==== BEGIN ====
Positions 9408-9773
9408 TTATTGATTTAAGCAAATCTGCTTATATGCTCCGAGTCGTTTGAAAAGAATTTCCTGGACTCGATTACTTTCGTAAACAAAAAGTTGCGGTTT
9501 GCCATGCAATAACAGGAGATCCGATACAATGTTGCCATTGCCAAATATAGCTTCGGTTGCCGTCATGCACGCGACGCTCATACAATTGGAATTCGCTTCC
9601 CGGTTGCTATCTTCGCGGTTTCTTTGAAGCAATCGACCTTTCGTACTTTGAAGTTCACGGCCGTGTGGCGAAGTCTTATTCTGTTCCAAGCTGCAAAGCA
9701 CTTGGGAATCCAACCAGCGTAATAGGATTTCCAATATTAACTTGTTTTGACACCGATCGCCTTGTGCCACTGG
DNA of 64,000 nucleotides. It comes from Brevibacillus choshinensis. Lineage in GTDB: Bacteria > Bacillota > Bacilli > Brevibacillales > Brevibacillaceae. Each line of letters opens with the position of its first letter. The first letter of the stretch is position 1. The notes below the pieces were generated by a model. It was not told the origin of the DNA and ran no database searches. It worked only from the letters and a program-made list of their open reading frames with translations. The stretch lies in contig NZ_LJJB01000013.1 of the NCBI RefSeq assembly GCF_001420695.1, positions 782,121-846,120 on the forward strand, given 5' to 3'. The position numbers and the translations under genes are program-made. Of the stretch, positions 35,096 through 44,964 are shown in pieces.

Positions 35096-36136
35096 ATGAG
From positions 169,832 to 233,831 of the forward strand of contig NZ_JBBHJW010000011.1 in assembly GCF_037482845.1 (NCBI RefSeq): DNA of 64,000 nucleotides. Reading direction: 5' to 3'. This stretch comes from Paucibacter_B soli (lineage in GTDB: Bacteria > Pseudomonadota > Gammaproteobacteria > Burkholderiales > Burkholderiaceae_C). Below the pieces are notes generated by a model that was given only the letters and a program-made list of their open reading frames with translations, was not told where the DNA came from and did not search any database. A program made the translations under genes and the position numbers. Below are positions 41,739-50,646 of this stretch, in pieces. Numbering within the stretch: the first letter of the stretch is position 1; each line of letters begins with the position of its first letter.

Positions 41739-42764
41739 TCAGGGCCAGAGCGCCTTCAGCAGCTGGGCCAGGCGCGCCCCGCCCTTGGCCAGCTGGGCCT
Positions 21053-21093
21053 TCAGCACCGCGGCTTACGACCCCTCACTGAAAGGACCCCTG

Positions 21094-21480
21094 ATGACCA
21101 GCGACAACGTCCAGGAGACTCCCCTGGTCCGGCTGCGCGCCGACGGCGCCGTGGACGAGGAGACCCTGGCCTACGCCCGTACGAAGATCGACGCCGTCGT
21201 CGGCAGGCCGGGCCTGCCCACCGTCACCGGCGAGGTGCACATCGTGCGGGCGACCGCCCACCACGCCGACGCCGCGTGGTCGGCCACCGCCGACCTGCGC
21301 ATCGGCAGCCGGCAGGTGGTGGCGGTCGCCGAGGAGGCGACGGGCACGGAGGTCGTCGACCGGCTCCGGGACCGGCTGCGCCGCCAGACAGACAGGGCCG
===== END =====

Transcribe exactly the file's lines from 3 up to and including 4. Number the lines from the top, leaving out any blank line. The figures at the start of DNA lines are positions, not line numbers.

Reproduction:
9501 GCCATGCAATAACAGGAGATCCGATACAATGTTGCCATTGCCAAATATAGCTTCGGTTGCCGTCATGCACGCGACGCTCATACAATTGGAATTCGCTTCC
9601 CGGTTGCTATCTTCGCGGTTTCTTTGAAGCAATCGACCTTTCGTACTTTGAAGTTCACGGCCGTGTGGCGAAGTCTTATTCTGTTCCAAGCTGCAAAGCA